Ultimately, “Elongated Journey Into Night” is the weakest episode of season four thus far. It was fun in certain respects, but between the introduction of Dibny and Breacher, Dibny got far too much focus even though Breacher was the better of the two. The episode brought up an interesting perspective regarding how Team Flash has treated metas in the past, but is Dibny’s transgression as a detective the same thing? The episode would have been improved had there been more of an explanation. Barry’s propensity to give second chances has gotten the team in trouble in the past and Caitlin defending Dibny didn’t work either because she herself committed the biggest transgression of all last season and is still lying to the team. If this was just the case of Dibny being a jerk and Barry not liking him because of that, then it would have been easier to get on board the second chance train. Being a metahuman doesn’t immediately make someone evil, true, but Dibny’s questionable actions pre-date his newfound abilities and allowing him to immediately join the team so soon after Wally’s exit makes the entire situation worse.
- “This facility is poorly guarded.” Breacher had a great introduction. And you’d think after all these years, STAR Labs would have better security, but I guess Barry can’t afford that.
- I feel I was too hard on Ralph, but he’s a pest so far. We’ll see where this goes.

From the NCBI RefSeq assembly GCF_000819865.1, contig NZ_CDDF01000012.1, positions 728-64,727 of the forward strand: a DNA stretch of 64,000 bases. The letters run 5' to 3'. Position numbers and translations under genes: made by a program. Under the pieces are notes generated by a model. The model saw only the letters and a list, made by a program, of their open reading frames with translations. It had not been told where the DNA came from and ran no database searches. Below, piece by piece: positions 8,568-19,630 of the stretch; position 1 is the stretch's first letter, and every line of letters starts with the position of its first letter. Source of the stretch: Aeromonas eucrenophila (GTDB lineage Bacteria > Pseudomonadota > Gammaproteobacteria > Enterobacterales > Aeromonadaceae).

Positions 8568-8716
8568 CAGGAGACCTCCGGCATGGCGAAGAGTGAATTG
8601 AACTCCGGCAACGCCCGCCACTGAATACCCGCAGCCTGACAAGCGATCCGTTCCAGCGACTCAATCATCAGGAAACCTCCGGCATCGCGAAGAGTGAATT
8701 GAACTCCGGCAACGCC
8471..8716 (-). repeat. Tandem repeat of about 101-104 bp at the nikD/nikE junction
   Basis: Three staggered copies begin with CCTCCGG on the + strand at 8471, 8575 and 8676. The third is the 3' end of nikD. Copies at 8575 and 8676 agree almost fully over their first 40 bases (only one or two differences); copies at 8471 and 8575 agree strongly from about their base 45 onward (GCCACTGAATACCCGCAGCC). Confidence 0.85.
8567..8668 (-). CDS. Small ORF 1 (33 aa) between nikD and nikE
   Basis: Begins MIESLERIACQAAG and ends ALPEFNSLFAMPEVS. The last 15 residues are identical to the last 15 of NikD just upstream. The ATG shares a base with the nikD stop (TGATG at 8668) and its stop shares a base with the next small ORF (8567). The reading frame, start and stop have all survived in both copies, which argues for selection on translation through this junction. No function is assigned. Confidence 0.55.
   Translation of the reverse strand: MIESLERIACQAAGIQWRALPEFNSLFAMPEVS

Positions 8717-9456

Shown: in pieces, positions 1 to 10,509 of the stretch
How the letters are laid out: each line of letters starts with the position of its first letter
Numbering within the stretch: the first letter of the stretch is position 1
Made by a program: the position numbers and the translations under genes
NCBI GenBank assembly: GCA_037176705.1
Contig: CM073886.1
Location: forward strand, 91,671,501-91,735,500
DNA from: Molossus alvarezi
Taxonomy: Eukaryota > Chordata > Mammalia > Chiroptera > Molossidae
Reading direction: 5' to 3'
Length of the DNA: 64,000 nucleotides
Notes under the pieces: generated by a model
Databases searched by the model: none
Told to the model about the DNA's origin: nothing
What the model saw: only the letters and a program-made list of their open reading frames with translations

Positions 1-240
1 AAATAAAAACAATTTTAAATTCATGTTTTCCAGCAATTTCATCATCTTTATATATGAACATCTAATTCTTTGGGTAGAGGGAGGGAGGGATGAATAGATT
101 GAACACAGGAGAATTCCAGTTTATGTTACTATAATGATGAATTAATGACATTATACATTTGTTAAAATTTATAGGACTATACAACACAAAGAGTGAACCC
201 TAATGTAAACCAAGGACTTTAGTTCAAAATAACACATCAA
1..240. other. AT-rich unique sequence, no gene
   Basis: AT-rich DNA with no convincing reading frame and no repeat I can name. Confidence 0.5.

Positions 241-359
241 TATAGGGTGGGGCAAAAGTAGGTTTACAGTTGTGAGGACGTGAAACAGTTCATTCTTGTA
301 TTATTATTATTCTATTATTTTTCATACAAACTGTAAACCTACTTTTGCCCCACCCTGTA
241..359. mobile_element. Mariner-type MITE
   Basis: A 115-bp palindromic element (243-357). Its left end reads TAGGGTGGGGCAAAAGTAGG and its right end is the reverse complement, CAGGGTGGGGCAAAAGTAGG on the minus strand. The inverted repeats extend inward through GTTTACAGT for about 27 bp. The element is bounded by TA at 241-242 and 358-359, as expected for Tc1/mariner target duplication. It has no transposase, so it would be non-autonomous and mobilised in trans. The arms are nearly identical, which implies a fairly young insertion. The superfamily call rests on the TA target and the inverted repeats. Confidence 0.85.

- The three magical relationship words for Cisco are “What’s your name?” Ha!
- Joe finally puked after four years of crazy. But stretchy arms is the thing that broke him.
- Would Barry have given a second chance to anyone who had he planted a knife at the scene of his mother’s crime? Nope, didn’t think so.
- Hours later and that baby reveal scene is still bizarre.
- Cisco’s hair being all bouncy even as he’s prepared to run for his life is my new aesthetic.
- Barry and Iris investigating together is what dreams are made of. We definitely need more of this on the show.
- “You look like someone I sent my daughter to kill.” RIP HR.
- Why did they keep saying that Dibny had gained weight? Was that necessary?
- Wally leaves because no one has time for him, but Barry suddenly has time for training Dibny. Way to go, show. Yes, I’m bitter.
- I still don’t know how much I buy Iris not knowing who Dibny is. He clearly knew who she was and we’ve seen Iris hang out at CCPD even before the particle accelerator explosion. I feel like this was used for exposition, unless Barry’s feathers were so ruffled he never talked about it because of the case. Hmm.
- Hartley Sawyer kind of reminds me of Jim Carrey. Anyone agree?
- Seriously, does Barry have to reveal himself to everyone so quickly? It’s becoming exhausting at this point. What’s the point of a secret identity if everyone and their mothers knows who you are?
- Joe’s stunned expression and speechlessness to this week’s joy in that reveal scene gave me whiplash.
- Cisco and Cynthia are the cutest.
- Danny Trejo is a great addition to the show.
- Harry being unbothered even as Cisco tries and hides was chuckle-worthy.
The episode explained some of Ralph Dibny's backstory, which was really questionable, before turning things around so he could still be well-received and join Team Flash by the end of the episode. This execution threw off a lot of the episode and tied Ralph and Barry’s history up like a loose bow far too quickly.